About Me

Preparing for My Dream Home

My husband and I have spent a lot of time consulting with an architect. After living in our cramped, starter home for the past 11 years, we were finally ready to make some needed changes to it. We have added an extra 600 square feet of space onto our house. Before the construction began, we finalized the plans for our new heating and air conditioning unit with our HVAC contractor. Because our home was going to be substantially bigger than it is now, we purchased a larger HVAC system. We also installed a new, digital thermostat inside my home. On this blog, I hope you will discover the best types of HVAC units to buy for mid-size homes. Enjoy!


Preparing for My Dream Home

4 Consequences Of A Refrigerant Leak In Your Air Conditioner

by Rita Richardson

If you have a newer air conditioner, it probably has a more environmentally friendly type of refrigerant than older equipment. While the newer refrigerant may not be as dangerous to people and the environment when it leaks, you still want to repair leaks as soon as possible. Even if your AC seems to be working fine at the time, problems will develop eventually if the refrigerant is leaking. Here are four consequences you can avoid by having timely repairs when you have a refrigerant leak.

1. Your AC Runs But The Air Isn't As Cold

Refrigerant chills the air in your home by pulling out heat. If the refrigerant pressure is low, the heat exchange process won't work as well. Your AC continues to kick on and off, but your home will feel warm and stuffy. In an attempt to get your house cool, your AC may run longer each time it kicks on until it runs all day.

2. Your Power Bill Climbs

If it seems like your AC runs all the time, but your house seems warmer than usual, consider the possibility of a refrigerant leak and have your equipment checked by an air conditioning repair technician. If the refrigerant is leaking, the pressure will get lower and lower as time goes on and your home will get warmer and warmer. As this happens, your power bill will get higher each month and let you know something is wrong with your AC.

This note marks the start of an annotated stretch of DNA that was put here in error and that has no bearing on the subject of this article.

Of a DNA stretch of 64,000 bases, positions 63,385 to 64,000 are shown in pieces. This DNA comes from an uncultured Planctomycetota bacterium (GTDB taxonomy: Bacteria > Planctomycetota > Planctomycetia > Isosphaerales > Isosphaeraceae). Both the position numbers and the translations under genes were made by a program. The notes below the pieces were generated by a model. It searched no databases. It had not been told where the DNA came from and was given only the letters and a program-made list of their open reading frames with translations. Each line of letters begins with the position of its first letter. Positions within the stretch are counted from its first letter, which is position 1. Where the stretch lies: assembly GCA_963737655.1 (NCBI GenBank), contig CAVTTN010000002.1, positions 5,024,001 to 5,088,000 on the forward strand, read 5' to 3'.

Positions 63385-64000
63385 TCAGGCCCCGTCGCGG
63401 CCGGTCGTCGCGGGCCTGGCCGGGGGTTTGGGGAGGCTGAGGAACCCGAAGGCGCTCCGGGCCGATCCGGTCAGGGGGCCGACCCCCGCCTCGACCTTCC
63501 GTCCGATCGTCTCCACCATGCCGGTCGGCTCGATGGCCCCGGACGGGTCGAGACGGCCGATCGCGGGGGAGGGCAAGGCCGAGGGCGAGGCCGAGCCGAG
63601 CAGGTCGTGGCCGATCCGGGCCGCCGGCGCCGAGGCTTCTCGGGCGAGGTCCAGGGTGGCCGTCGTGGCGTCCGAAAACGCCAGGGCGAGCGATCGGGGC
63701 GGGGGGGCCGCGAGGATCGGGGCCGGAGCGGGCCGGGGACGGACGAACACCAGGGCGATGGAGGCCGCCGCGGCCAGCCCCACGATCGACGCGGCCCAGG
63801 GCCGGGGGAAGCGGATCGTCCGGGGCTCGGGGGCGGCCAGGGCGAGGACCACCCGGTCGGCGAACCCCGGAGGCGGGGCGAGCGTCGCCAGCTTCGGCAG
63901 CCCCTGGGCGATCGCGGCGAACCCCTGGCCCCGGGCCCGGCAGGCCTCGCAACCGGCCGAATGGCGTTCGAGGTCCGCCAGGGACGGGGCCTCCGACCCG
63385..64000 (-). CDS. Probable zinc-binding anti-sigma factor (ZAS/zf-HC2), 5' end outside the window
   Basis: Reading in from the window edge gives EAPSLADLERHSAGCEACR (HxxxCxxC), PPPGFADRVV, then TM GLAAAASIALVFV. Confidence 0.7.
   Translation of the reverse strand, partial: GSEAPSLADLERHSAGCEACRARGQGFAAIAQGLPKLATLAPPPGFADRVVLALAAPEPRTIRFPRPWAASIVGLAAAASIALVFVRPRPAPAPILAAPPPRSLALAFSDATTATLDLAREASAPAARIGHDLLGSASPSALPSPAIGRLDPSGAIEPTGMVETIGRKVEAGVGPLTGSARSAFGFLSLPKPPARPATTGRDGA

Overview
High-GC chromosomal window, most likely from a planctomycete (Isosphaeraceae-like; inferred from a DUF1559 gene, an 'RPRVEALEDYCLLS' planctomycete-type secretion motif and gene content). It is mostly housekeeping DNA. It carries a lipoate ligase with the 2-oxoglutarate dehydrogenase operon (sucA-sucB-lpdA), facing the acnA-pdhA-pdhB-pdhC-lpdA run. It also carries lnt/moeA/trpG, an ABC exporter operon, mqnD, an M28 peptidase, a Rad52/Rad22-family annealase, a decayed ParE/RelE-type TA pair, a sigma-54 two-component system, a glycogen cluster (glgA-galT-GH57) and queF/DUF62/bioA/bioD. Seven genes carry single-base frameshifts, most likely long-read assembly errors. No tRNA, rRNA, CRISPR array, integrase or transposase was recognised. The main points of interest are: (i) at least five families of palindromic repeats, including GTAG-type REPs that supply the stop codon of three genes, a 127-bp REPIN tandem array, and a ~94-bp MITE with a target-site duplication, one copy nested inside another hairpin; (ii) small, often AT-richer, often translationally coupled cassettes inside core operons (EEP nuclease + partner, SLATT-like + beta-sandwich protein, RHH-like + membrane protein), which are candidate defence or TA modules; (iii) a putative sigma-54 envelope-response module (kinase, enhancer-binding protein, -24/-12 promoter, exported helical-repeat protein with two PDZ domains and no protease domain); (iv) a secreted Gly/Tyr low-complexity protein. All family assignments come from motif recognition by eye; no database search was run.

3. Your House Gets Muggy

The refrigerant system pulls humidity out of your house in addition to pulling out heat. When the refrigerant gets low, humidity starts to build. When humidity gets high in your house, your home seems warm and muggy. It's important to keep humidity low because you feel cooler in a less humid environment.

The solution for low refrigerant is for an air conditioning repair technician to test the pressure and then hunt for the leak. Sometimes, refrigerant leaks are tricky to find. However, finding and stopping the leak is essential or your home won't be able to cool down and stay cool and dry.

4. The Refrigerant Coils Freeze Over

Another problem to watch for when the refrigerant starts leaking out is frozen coils. The coils inside the air handler might form ice or the outdoor coils in the condenser could ice over. Once ice forms, problems with your air conditioner escalate. The ability to remove heat and humidity from your home is decreased even more, and eventually, your AC could shut down and not work at all.

If you ever see ice on your air conditioner, there's a problem with the refrigerant line somewhere, even if the line is just dirty. Call an air conditioning repair technician to find out what's wrong and repair the line if it has a leak. The repair technician can't do much when the line is frozen, so turn your AC off so the ice can melt while you're waiting on the repair technician to arrive.